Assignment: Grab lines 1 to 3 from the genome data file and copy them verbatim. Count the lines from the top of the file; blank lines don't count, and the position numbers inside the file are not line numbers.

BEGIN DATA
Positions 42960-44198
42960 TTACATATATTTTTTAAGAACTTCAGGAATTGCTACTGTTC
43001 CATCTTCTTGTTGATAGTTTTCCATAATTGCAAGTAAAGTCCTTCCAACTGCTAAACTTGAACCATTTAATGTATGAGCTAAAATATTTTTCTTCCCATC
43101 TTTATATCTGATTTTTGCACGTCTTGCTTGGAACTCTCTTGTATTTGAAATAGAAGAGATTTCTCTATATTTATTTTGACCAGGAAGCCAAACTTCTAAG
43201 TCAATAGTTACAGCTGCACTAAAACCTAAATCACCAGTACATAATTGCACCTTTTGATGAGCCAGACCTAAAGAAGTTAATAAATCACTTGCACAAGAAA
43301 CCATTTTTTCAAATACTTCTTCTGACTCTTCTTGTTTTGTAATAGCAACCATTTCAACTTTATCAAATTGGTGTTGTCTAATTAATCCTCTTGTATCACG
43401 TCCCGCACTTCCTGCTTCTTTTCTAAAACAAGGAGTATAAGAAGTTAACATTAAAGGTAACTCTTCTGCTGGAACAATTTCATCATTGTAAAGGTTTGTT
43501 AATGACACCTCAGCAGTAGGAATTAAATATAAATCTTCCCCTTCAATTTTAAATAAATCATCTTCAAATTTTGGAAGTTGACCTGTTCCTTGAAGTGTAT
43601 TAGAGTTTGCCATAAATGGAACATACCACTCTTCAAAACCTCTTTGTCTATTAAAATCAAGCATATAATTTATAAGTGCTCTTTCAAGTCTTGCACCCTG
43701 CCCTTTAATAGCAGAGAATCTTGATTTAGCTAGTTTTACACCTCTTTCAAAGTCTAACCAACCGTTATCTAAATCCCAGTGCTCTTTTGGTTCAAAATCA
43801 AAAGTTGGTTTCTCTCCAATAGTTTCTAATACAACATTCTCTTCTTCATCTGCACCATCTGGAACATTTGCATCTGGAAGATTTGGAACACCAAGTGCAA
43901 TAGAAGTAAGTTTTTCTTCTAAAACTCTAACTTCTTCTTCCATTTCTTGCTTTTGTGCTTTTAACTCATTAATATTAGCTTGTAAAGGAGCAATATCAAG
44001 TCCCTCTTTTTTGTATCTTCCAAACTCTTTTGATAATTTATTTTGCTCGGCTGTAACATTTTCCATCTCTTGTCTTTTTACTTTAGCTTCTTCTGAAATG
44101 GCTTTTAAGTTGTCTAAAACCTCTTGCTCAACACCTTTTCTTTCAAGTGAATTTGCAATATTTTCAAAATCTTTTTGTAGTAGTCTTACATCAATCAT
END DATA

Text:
Positions 42960-44198
42960 TTACATATATTTTTTAAGAACTTCAGGAATTGCTACTGTTC
43001 CATCTTCTTGTTGATAGTTTTCCATAATTGCAAGTAAAGTCCTTCCAACTGCTAAACTTGAACCATTTAATGTATGAGCTAAAATATTTTTCTTCCCATC